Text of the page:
Inmarsat Shipboard Communication Platform Found Vulnerable to Hacking

ship's bridge
Photo: CITL / Shutterstock

Seattle-based cybersecurity firm IOActive has uncovered what it describes as critical security flaws in one of Inmarsat’s shipboard communication platforms that could leave the platform and vessels’ networks vulnerable to remote hackers.

IOActive released details of vulnerabilities after documenting critical cybersecurity vulnerabilities affecting Stratos Global’s AmosConnect version 8.0 communication shipboard platform. Stratos Global, an Inmarsat company, is the leading provider of maritime communications services in the world and used by thousands of ship vessels globally.

Inmarsat said it was aware of the report and said the platform in question is no longer in service. 

“The flaws IOActive discovered include blind SQL injection in a login form, and a backdoor account that provides full system privileges that could allow remote unauthenticated attackers to execute arbitrary code on the AmosConnect server,” the IOActive said in a press release. “If compromised, this flaw can be leveraged to gain unauthorized network access to sensitive information stored in the AmosConnect server and potentially open access to other connected systems or networks.”

The security issues were discovered by IOActive researcher, Mario Ballano, who conducted the “research” in September of 2016. Ballano found that he could gain full system privileges, essentially becoming the administrator of the box where AmosConnect is installed. If there were to be any other software or data stored the box, the attacker would have access to those and potentially to other networks connected to it, according to IOActive.

“Essentially anyone interested in sensitive company information or looking to attack a vessel’s IT infrastructure could take advantage of these flaws,” said Ballano. “This leaves crew member and company data extremely vulnerable, and could present risks to the safety of the entire vessel. Maritime cybersecurity must be taken seriously as our global logistics supply chain relies on it and as cyber criminals increasingly find new methods of attack.”

IOActive said it informed Inmarsat of the vulnerabilities in October 2016, and completed the disclosure process in July of 2017.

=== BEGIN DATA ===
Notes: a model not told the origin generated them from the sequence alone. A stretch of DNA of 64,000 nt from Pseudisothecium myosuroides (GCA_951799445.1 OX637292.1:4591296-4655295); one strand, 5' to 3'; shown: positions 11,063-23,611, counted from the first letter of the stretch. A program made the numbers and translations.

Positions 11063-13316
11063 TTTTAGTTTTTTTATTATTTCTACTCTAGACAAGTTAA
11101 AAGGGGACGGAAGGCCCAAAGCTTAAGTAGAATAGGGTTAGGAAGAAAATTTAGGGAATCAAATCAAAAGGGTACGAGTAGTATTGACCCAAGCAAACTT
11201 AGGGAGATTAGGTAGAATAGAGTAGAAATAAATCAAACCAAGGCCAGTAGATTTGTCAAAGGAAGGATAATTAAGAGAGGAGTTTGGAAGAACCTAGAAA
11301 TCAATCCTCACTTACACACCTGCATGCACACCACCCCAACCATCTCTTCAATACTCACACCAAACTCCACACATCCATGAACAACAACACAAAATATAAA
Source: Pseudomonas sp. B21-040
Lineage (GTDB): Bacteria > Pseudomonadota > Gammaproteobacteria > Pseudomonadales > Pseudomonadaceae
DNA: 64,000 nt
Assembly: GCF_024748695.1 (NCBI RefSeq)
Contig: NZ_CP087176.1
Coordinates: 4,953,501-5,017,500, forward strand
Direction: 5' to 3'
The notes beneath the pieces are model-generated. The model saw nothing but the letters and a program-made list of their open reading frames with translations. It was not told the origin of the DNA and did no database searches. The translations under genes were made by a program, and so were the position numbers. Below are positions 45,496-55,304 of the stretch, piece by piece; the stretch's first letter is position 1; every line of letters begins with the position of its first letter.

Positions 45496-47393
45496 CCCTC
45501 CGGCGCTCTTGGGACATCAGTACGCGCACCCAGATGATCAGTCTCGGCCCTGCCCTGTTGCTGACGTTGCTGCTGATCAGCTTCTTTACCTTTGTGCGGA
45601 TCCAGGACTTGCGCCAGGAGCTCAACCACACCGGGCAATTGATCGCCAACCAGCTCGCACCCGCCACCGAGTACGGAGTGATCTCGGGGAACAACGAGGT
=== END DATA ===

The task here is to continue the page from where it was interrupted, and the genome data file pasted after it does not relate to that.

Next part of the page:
Inmarsat has since discontinued the 8.0 version of the platform and has recommended that customers revert back to AmosConnect 7.0, or switch to an email solution from one of their approved partners.

In a statement, Inmarsat said it is aware of the IOActive report and reiterated that it is important to note AmosConnect 8 (AC8) is no longer in service.

Inmarsat’s statement continued:

“Inmarsat had begun a process to retire AmosConnect 8 from our portfolio prior to IOActive’s report and, in 2016, we communicated to our customers that the service would be terminated in July 2017.

“When IOActive brought the potential vulnerability to our attention, early in 2017, and despite the product reaching end of life, Inmarsat issued a security patch that was applied to AC8 to greatly reduce the risk potentially posed. We also removed the ability for users to download and activate AC8 from our public website.

“Inmarsat’s central server no longer accepts connections from AmosConnect 8 email clients, so customers cannot use this software even if they wished too.

“It is important to note that this vulnerability would have been very difficult to exploit as it would require direct access to the shipboard PC that ran the AC8 email client. This could only be done by direct physical access to the PC, which would require an intruder to gain access to the ship and then to the computer. While remote access was deemed to be a remote possibility as this would have been blocked by Inmarsat’s shoreside firewalls.”